Using LGBTQIA+ Inclusive Language in the Workplace

Language is a powerful tool. It provides specificity and enables us to understand each other and the world around us. But our use of language can also either hinder or foster inclusivity.

LGBTQIA+ inclusive language, in simple terms, is a language that doesn’t make assumptions or include negativity about those in the LGBTQIA+ community.
The purpose of integrating inclusive language into the environment isn’t to police or monitor words – but to bring a sense of openness, curiosity, and respect to conversations. By choosing to empower people with our words, we are sending a message that we value and respect the people around us.

Inclusive language is only one part, but a critical part, of a cultural shift that will take time, but also results in a more diverse and welcoming environment.
Like any other skill, learning to use LGBTQIA+ inclusive language requires practice and conscious effort.


Here are some tips to consider

1. Use gender-neutral language

Gender-neutral language is a generic term covering the use of non-sexist language, inclusive language, or gender-fair language. The purpose of gender-neutral language is to avoid word choices that may be interpreted as biased, discriminatory, or demeaning by implying that one sex or social gender is the norm. Using gender-fair and inclusive language also helps reduce gender stereotyping promotes social change, and contributes to achieving gender equality (EU Parliament, 2018).

By using gender-neutral language, we are intentionally choosing to be inclusive of all people, acknowledging that everyone is different, and demonstrating our commitment to supporting and respecting our LGBTQIA+ colleagues.

Here are some examples of how to use gender-inclusive language;

  • Rather than asking if someone has a boyfriend/girlfriend or husband/wife, we can refer to them as a significant other, partner, or spouse.
  • Instead of saying “ladies and gentlemen” or “you guys,” we can say “everyone” or “all.”
  • If you are unsure of someone’s gender identity, “they” is an acceptable singular gender-
    neutral pronoun, and is in fact used in practice at many national publications in formal writing.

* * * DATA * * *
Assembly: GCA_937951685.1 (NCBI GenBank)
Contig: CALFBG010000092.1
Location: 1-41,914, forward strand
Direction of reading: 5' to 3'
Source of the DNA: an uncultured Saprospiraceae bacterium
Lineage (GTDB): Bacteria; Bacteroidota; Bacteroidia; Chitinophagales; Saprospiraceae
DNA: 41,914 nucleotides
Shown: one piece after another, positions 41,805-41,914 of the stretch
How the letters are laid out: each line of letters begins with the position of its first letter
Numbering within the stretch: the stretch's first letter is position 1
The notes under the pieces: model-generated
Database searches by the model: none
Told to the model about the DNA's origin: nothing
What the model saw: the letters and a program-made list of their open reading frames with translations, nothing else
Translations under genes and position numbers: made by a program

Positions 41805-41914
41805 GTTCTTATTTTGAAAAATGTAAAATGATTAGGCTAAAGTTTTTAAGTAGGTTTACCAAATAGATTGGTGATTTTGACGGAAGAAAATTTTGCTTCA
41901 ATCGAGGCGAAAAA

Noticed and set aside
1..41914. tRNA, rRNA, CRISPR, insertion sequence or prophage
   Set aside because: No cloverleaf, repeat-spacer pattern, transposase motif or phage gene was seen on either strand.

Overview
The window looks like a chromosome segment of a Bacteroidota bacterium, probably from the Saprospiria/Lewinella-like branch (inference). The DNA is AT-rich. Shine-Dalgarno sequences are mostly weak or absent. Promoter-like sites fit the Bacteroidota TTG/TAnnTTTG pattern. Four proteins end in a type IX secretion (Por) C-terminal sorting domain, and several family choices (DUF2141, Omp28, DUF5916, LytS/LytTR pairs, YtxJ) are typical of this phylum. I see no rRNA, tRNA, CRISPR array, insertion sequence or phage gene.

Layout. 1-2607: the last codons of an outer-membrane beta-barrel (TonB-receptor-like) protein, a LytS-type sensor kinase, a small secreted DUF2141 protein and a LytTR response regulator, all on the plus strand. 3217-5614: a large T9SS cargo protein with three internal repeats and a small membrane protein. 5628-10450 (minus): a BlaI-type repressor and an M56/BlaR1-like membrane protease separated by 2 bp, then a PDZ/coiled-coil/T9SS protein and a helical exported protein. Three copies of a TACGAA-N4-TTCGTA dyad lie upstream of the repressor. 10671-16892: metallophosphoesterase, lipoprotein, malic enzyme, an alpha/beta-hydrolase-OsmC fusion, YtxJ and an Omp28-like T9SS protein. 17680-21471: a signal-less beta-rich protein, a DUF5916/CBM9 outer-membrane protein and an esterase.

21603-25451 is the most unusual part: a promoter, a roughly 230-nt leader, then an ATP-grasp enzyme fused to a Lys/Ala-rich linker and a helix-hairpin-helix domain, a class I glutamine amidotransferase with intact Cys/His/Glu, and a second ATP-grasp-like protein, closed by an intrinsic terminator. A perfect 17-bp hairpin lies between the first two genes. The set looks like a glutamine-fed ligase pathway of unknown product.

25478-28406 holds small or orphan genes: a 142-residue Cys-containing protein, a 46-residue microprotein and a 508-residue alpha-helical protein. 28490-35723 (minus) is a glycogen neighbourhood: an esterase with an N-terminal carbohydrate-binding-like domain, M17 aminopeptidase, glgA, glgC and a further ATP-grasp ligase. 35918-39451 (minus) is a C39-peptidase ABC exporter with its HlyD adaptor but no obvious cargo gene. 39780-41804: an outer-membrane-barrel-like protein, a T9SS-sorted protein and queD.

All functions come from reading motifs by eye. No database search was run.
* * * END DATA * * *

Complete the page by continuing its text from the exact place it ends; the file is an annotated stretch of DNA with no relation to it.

2. Use correct gender pronouns

Gender pronouns are words that people use to refer to others without using their names. Using a person’s correct pronouns fosters an inclusive environment and affirms a person’s gender identity (Medical News Today, 2021).

Misgendering a person, which refers to using the incorrect pronoun, can be offensive and harmful. One 2016 study found that affirming a person’s pronoun raises self-esteem and
lowers depression.

It is possible to unintentionally misgender a person. To avoid misgendering people, a great start is to normalize sharing your own pronoun with others. This can help you become more conscious of gender pronouns. It can also be encouraging, making it possible for other people to freely share their gender pronouns with you.

Another helpful start is to begin to identify your own patterns. Consider and pay attention to how you engage with people in verbal interactions. Notice any unintentional assumptions you make and project onto others. Do you often use ‘him’ or ‘her’ without knowing if that’s their correct pronoun? Identifying your own patterns and intentionally adjusting them can be beneficial for you and for the people around you.

Here are some commonly used pronouns;
– He laughed with his friends, enjoying himself.
– She laughed with her friends, enjoying herself.
– They laughed with their friends, enjoying themself.

Here are some pronouns people also use, this list is non-exhaustive;
– Ze laughed with zir friends, enjoying zirself.
– Xie laughed with hire friends, enjoying hirself.
– Co laughed with co friends, enjoying coself.


3. Learn from mistakes
We all make mistakes. Being committed to building an inclusive workplace means that you are willing to engage in the process of learning and unlearning.

When you make a mistake, acknowledge it, apologise, and move forward. Mistakes can also be useful in helping you become more conscious of your use of language toward people in the LGBTQIA+ community.

The most important thing is to be open to learning from people and remain respectful to others throughout the process.


How to Make Your Organization’s Language Feel More Inclusive:
Premier Nursing Academy 2019:
Gender Neutral Language in the European Parliament,

What to know about gender pronouns, 2021